Figure 11 Pseudocolored image of cells based on the CMPs within each cell using the Toponome imaging system. Pseudocolors correspond to each CMP present in the given cell and are assigned by the Multicompare program. These pseudocolors are then superimposed on the appropriate phase contrast image as described in detail by Phelps et al. (132). Please note that no two cells are identical.
7. Functional Read-Outs in the Intact Organism
7a. Lung Function and Survival in SP-A1 and SP-A2 hTG Mice
hTG mice, each expressing a different SP-A1 or SP-A2 variant, revealed differences in airway lung function read-outs after K. pneumoniae infection. In the absence of methacholine, sex differences were observed for most parameters studied, with no significant differences being observed between SP-A1 and SP-A2 variants. In the presence of methacholine both sex- and variant-dependent differences were observed (136). The SP-A2 (1A3) exhibited increase in the lung function read-outs in both sexes when compared to SP-A2 (1A0), and the SP-A1 (6A2, 6A4) showed more diverse lung functional responses.
Survival following K. pneumoniae infection differed among young (~12 weeks old) hTG mice expressing different SP-A gene variants. Mice expressing one or both (co-ex) SP-A transgenes had significantly increased survival rates following infection compared to KO (co-ex=SP-A2 > SP-A1 > KO) (118). Survival rate differences among SP-A1 and SP-A2 variants were observed with co-ex (6A2/1A0) and SP-A2 (1A0) exhibiting the best survival: co-ex (SP-A1 (6A2)/SP-A2 (1A0)) = SP-A2 (1A0) > SP-A2 (1A3) = SP-A1 (6A2) > SP-A1 (6A4) > KO (118). This order is reminiscent of the one obtained in the ex vivo phagocytosis assays (85) described above. In all cases (except for co-ex where there was no significant sex difference) females exhibited a better survival than males. For variants 6A4, 6A2, and 1A3, males had a significantly poorer survival compared to co-ex, females (6A2, 1A3), or 1A0 (males or females) (118). The lack of sex difference in co-ex indicates that expression of both gene products at similar levels, as it is in this experimental model, may eliminate the male survival disadvantage following bacterial infection. However, this may not be the case if the relative levels in BAL of SP-A1 and SP-A2 vary significantly. Variable levels in BAL were seen in the ratio of SP-A1 to total SP-A in healthy subjects and in various patients; the ratio of SP-A1 to total SP-A was increased in subjects with asthma (137), and in cystic fibrosis and bacteria positive samples (73). Although this ratio is not based on absolute levels due to the different affinities of the antibodies used, it is however a useful tool to indicate that differences do exist in health and disease and perhaps also as a function of age (73). The details of the SP-A1 antibody generation and specificity as well as the assays used are described by Tagaram et al. (73). Following these studies an SP-A2-specific antibody became commercially available (126). The SP-A antibody that recognizes both SP-A1 and SP-A2 was generated (87) against purified SP-A (138) from alveolar proteinosis. Future studies are needed using antibodies with equal affinities, to determine the range of absolute values in health and disease and/or among various populations.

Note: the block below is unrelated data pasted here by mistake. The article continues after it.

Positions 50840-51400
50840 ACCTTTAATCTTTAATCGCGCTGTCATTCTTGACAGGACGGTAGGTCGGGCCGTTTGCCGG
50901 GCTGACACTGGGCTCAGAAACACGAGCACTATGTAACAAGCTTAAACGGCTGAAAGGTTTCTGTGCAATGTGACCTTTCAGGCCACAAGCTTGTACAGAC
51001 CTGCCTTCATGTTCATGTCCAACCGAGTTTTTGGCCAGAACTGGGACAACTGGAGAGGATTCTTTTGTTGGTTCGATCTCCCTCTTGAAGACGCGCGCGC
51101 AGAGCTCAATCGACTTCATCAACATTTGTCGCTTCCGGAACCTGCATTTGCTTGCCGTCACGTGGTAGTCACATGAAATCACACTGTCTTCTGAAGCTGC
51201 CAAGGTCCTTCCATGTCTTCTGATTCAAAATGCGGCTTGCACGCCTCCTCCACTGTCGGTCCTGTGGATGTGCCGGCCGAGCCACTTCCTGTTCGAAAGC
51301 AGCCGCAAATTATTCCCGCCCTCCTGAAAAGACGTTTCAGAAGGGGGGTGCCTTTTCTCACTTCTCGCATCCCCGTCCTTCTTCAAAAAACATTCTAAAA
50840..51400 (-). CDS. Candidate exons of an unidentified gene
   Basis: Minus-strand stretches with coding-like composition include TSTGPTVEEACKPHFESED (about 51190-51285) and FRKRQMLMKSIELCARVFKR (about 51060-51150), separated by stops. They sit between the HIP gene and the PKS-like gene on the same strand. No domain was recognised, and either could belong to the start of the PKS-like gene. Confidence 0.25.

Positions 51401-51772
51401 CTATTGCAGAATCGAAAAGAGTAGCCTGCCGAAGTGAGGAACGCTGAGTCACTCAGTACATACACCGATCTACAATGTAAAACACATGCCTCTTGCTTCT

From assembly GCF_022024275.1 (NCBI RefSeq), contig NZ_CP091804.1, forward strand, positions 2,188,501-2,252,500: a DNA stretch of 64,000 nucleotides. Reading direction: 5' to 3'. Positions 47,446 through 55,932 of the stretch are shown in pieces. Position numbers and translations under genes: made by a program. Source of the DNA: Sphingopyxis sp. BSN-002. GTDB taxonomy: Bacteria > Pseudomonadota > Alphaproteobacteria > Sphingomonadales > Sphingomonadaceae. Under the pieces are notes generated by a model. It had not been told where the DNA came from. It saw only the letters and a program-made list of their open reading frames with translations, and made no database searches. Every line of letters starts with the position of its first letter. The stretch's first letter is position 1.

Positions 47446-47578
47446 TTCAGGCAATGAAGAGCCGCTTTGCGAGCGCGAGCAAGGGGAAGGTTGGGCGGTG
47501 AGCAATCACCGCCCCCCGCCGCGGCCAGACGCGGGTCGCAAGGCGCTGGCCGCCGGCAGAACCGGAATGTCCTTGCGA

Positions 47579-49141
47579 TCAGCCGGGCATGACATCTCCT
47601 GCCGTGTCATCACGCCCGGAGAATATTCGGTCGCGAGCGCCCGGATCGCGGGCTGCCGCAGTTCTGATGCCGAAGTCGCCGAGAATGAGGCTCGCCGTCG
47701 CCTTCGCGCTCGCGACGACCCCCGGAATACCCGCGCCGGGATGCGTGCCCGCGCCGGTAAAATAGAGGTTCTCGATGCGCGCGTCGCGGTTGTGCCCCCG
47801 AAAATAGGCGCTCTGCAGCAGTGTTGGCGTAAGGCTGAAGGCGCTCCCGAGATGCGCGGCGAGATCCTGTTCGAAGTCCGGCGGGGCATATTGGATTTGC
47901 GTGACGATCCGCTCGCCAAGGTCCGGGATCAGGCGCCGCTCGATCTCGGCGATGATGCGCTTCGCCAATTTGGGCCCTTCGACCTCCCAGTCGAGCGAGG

In aged mice (~9-12 months) a significantly better survival after K. pneumoniae infection was observed in mice expressing the SP-A2 (1A0) variant with no major variant- or sex-specific differences being observed among the other variants, except for the SP-A1 (6A2) that showed better survival in females compared to males (139). A serendipitous and perhaps a clinically relevant observation (140) was made in the course of this survival study. Improved ventilation, as provided by the experimental conditions (i.e., high flow of humidified, warmed (37.5°C) and at constant pressure of 1.5 cm H2O filtered air), resulted in a significantly better survival of aged infected mice compared to those with infection alone and without prior improved ventilation; The SP-A2 (1A0) provided a better overall survival in both males and females. The improved survival with prior ventilation held true for young mice (~12 weeks old), but the magnitude of change was considerably smaller in young mice compared to aged mice (~9-12 months old) (139). O3 exposure prior to infection had an overall negative impact on the survival of aged mice compared to those with improved ventilation prior to infection. A gene-, sex-, and variant-specific survival was observed in the O3-exposed group that was subjected to improved ventilation prior to infection. The SP-A2 variants were associated with better survival in males and the SP-A2 (1A0) variant with better survival in females compared to the SP-A2 (1A3) variant.
The SP-A variant-, exposure-, and age-dependent survival clearly indicates that SP-A has a significant positive effect. Although a single SP-A dose led to a significantly better survival after infection, it is not known which SP-A variant (if used for therapy) could positively affect survival in the presence of additional environmental insults. Thus, it would be of interest to identify SP-A variants or functional SP-A fragments that, for example, could resist O3-induced oxidation and thus maintain all or most of their functional capacity under those conditions.
7b. Survival in Humans After Lung Transplantation as a Function of SP-A Genetics